Experiment as the Only Guide
Experiment as the Only Guide
Abstract and Keywords
Felice Fontana’s Treatise on the Venom of the Viper; on the American Poisons; and on the Cherry Laurel, and some other Vegetable Poisons is considered a milestone in venom research. Throughout the nineteenth and early twentieth centuries, his research served as a starting point for investigations of snake venom, and his experimental methods were praised as exemplary. Fontana’s methods discourse was both as a creative appropriation of a long tradition and as a product of the challenges he encountered in his own endeavors. Fontana performed countless experiments to explore the effects of viper venom on the animal body, initially to confirm Redi’s (and Mead’s) view that the yellow liquor flowing from the viper’s protruding teeth was the substance that contained the poison. Like Redi and Mead, Fontana was a committed experimentalist. Unlike his predecessors, Fontana offered very detailed discussions of experimental strategies, emphasizing the significance of variations in experimental practice. The treatise describes numerous experiments on the nature and action of venom. As an integral part of the account, it offers detailed comments on proper procedure, describing countless variations and drawing attention to the circumstances of each trial.
Keywords: snake venom, methods discourse, experimentation, variation, circumstances, Felice Fontana
Mead’s writings on poisons did not have any long-lasting effect on venom research. Felice Fontana’s substantial experimental project on viper venom, by contrast, was pivotal. In the eyes of toxicologists as well as of historians of science, Fontana’s work is a milestone. His Treatise on the Venom of the Viper; on the American Poisons; and on the Cherry Laurel, and some other Vegetable Poisons appears in almost all bibliographies related to venom research, both old and recent. Throughout the nineteenth and early twentieth centuries, his research served as a starting point for investigations of snake venom, and his experimental methods were praised as exemplary. Until the twentieth century, toxicologists cited his writings, and especially his methodological views, as a model for their own investigations. He was often characterized as innovator in matters methodological. As late as 1962, American herpetologist Laurence Klauber described Fontana as “the first of the great experimentalists to use adequate controls.”1 Fontana’s work is a treasure trove for the history of methods discourse, because he was very explicit about methodologies of experimentation. At the same time, his methodological ideas are not easy to interpret and situate—although he was an innovator for many, his writings also seem to bear striking resemblance to early modern texts. This chapter and the next will discuss the content and organization of Fontana’s methods discourse. Close reading is crucial; only if we pay attention to the exact arrangement of Fontana’s account can we assess whether and in what respects the methodology of experimentation he expounded really was innovative, unique, and pathbreaking, and how much he owed to tradition.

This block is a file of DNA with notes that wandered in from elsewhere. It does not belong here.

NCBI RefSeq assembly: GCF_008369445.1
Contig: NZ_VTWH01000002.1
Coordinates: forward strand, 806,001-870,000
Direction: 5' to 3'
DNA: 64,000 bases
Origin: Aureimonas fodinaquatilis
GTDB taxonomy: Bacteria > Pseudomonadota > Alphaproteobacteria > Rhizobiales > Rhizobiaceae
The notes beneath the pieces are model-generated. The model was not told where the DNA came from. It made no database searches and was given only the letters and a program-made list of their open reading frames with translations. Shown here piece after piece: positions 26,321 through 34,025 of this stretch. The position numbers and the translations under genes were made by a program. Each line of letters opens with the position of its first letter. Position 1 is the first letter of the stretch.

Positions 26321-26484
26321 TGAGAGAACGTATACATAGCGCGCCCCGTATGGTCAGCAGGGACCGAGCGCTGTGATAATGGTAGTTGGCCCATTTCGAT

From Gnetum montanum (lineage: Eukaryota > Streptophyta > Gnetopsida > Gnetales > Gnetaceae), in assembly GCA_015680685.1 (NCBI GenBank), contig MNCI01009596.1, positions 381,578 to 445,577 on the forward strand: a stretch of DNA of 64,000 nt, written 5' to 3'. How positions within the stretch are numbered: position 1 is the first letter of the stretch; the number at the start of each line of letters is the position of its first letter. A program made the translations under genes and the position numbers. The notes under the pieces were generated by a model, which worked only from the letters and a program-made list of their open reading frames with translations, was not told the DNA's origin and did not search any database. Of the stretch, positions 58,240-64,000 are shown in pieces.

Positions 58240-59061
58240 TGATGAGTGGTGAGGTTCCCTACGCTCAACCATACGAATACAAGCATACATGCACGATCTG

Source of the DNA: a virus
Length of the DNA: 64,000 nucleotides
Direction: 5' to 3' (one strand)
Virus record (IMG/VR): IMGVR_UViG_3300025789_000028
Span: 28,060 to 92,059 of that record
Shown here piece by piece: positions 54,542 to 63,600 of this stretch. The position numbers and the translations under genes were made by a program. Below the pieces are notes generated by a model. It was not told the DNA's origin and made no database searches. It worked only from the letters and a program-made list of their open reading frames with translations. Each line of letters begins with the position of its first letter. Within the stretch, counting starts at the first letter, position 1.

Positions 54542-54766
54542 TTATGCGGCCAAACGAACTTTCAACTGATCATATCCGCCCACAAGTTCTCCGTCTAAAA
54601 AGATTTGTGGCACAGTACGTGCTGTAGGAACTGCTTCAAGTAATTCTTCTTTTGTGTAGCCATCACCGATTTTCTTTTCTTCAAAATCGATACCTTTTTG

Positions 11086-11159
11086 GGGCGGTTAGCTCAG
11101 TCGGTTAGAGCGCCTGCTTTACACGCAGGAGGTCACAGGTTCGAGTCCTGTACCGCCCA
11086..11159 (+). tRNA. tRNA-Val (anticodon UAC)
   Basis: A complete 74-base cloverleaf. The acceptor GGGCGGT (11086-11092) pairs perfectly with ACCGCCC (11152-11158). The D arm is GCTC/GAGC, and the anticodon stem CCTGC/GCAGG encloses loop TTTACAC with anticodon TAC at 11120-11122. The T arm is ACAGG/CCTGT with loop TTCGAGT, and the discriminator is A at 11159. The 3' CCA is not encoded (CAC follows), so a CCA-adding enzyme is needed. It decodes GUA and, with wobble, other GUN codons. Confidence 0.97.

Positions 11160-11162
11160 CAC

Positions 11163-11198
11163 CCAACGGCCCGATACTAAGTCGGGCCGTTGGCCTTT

Like Redi, Fontana was naturalist to the Grand Duke of Tuscany (the reform-minded Pietro Leopoldo), and—also like Redi—he had ample (p.78) resources to pursue his investigations. Fontana was the director of the Florentine Museum of Natural History. In this capacity he traveled to major European cities, visited instrument makers, bought instruments for the collection, and conversed with the luminaries of his time. He was in charge of the famous collection of anatomical wax models housed by the natural history museum in Florence. His works, excerpted and reviewed in major scientific journals such as the Philosophical Transactions, were quickly translated into English.2